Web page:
ApesIn Ape Genius, they describe a test which measures impulse control in primates:
There are two apes, A & B. Ape A is shown a large pile of candy, and a small pile. It's up to A to decide who gets which pile. But the catch is, A has to select the pile that *B* gets, and A gets the remainder.
...Poor A always selects the big pile of candy, and always has to watch as it gets handed over to B. On the surface, we might conclude that the apes just aren't smart enough to figure out that if they select the small pile, they'll get rewarded with the big pile in the end...right?
Where it becomes fascinating is when the tangible objects are replaced with symbols: the piles of candy are replaced by numbered cards representing how many pieces of candy are at stake ("6" and "2", and the ape has previously learned about numbers)
Again, A has to choose one of the options; that chosen candy goes to B, and A gets the remainder.
Amazingly, A will now select the small reward for B and collect the large reward for themselves!
The takeaway from all this is that the Apes can reason-out "if I point to the small reward, I get the big reward." But they struggle with impulse control: they want the big reward so badly, it trumps their reasoning over & over again and they keep trying to take it directly. The use of symbols to represent the payoff provides a layer of detachment which lets their logical mind assert itself against the pull of their emotions.
Ha ha, stupid apes. Right?
HumansThis article discusses research which found that humans are angered by the injustice of decision-makers who make a choice based on case-by-case influences when these contradict the data.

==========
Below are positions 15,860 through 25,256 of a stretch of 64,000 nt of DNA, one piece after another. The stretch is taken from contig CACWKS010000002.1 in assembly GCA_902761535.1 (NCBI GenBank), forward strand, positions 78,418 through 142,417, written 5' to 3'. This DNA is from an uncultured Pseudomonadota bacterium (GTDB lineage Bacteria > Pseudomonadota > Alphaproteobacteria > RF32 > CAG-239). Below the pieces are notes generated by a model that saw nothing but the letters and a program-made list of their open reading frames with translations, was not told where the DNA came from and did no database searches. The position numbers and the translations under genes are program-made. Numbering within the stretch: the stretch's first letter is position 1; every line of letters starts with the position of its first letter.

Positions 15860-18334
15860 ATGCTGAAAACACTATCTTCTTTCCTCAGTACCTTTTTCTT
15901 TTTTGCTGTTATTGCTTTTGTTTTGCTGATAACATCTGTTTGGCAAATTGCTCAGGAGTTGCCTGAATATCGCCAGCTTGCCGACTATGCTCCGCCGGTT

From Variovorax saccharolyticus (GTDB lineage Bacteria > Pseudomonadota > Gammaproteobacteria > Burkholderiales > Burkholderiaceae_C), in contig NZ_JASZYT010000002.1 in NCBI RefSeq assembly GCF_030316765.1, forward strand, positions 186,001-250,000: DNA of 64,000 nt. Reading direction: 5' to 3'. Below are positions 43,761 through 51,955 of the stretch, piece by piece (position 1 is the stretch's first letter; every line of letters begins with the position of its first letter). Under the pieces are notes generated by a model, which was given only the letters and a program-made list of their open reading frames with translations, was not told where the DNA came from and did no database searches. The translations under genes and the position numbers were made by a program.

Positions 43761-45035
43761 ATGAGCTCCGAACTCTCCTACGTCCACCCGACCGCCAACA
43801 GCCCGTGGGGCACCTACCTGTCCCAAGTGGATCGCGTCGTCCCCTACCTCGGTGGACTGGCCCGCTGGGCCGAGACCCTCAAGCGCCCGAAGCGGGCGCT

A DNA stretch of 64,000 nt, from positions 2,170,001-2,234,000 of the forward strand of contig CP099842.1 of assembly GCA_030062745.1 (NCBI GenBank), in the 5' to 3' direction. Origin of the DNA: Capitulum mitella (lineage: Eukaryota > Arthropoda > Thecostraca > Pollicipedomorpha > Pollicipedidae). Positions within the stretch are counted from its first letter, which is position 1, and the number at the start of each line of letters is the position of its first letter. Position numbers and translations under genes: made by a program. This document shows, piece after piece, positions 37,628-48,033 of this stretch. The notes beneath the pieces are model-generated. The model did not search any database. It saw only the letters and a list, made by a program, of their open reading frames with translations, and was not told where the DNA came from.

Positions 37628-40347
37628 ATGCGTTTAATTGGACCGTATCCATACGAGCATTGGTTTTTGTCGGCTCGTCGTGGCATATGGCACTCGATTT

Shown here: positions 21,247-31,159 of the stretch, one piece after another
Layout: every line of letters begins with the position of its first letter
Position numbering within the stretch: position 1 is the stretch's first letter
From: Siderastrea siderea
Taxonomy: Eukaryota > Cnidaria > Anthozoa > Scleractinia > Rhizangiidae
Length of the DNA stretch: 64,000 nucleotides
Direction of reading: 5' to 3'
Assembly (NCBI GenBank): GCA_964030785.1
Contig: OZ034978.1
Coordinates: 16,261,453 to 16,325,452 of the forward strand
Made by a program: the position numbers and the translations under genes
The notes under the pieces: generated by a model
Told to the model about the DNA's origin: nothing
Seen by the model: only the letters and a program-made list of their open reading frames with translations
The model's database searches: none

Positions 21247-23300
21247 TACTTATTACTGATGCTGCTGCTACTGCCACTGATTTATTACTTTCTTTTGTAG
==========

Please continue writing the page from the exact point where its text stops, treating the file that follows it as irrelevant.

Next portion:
No surprises there - but here's the catch: yes we're angry about it when the deciders are far away (as in, spatially...) but we're suddenly more-okay with it when the decider is nearby!
I find this hilarious because it shows how easily our reasoning can get short-circuited into selfish & hypocritical behaviour:
- if X is happening close to me, it affects me more directly so I'm ready to believe that the emotional specifics of the situation can trump the evidence
- if X is happening far away from me, it affects me less directly so I want reason & facts to trump any bleeding-heart concessions to the emotion of the situation
Apes & Humans Agree: More Candy is Good! (As long as it's for me)I see all this as humans failing the candy test too. Physical distance in human decision-making is like number-cards for the apes: a cooling layer of detachment which allows reason to assert itself against emotion. Take away the distance between us & the subject, and suddenly we're down on par with the apes...
Ha ha, stupid humans
- Different primate species have evolved different levels of impulse control, apparently based on whether their food tends to run away or sit still for days.
- Similar to the candy test in apes, the Stanford Marshmallow Experiment tested impulse control in preschoolers. Briefly, "how long can a kid avoid gobbling up a marshmallow, in order to receive two marshmallows later instead." The kids were then reviewed decades later, and it was found that the longer they had resisted the impulse to eat the marshmallow, the better they performed in basically every aspect of life throughout the years!
- One way to short-circuit reason and get somebody's emotion to take over: preoccupy them. The idea behind Shiv's Cake experiment was to have people choose either chocolate cake or fruit salad as a snack. If you give someone an intellectual challenge (memorize a 7-digit number) at the same time as this choice, then all their reasoning about what's a better snack (calories, cholesterol, fat, sugar, etc.) gets short-circuited, and lusty emotion takes over instead (CAKE!!!) In other words, when carrying a lighter
cognitive load, people have more brain power left to resist
the lure of emotion.
Breaking news II: Scientists confirm what poets have known for years! Our independent, free-thinking minds are so easily tempted away from logic to passion.